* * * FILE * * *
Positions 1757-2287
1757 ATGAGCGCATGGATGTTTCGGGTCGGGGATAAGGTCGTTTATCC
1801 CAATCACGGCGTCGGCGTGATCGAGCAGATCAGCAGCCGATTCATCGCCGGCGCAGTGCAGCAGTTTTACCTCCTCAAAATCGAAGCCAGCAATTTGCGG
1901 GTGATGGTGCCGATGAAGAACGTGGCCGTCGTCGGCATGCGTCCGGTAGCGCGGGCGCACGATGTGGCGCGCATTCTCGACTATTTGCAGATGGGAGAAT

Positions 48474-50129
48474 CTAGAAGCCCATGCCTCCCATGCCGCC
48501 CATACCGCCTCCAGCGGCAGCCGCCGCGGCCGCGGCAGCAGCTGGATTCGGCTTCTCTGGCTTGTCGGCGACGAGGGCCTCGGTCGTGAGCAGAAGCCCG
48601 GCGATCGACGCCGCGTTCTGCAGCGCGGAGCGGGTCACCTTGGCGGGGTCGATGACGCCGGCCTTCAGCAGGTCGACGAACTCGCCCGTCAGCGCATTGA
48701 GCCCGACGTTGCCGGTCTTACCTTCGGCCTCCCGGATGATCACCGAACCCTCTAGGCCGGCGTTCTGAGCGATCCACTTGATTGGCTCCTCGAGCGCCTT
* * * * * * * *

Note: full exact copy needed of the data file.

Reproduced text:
Positions 1757-2287
1757 ATGAGCGCATGGATGTTTCGGGTCGGGGATAAGGTCGTTTATCC
1801 CAATCACGGCGTCGGCGTGATCGAGCAGATCAGCAGCCGATTCATCGCCGGCGCAGTGCAGCAGTTTTACCTCCTCAAAATCGAAGCCAGCAATTTGCGG
1901 GTGATGGTGCCGATGAAGAACGTGGCCGTCGTCGGCATGCGTCCGGTAGCGCGGGCGCACGATGTGGCGCGCATTCTCGACTATTTGCAGATGGGAGAAT

Positions 48474-50129
48474 CTAGAAGCCCATGCCTCCCATGCCGCC
48501 CATACCGCCTCCAGCGGCAGCCGCCGCGGCCGCGGCAGCAGCTGGATTCGGCTTCTCTGGCTTGTCGGCGACGAGGGCCTCGGTCGTGAGCAGAAGCCCG
48601 GCGATCGACGCCGCGTTCTGCAGCGCGGAGCGGGTCACCTTGGCGGGGTCGATGACGCCGGCCTTCAGCAGGTCGACGAACTCGCCCGTCAGCGCATTGA
48701 GCCCGACGTTGCCGGTCTTACCTTCGGCCTCCCGGATGATCACCGAACCCTCTAGGCCGGCGTTCTGAGCGATCCACTTGATTGGCTCCTCGAGCGCCTT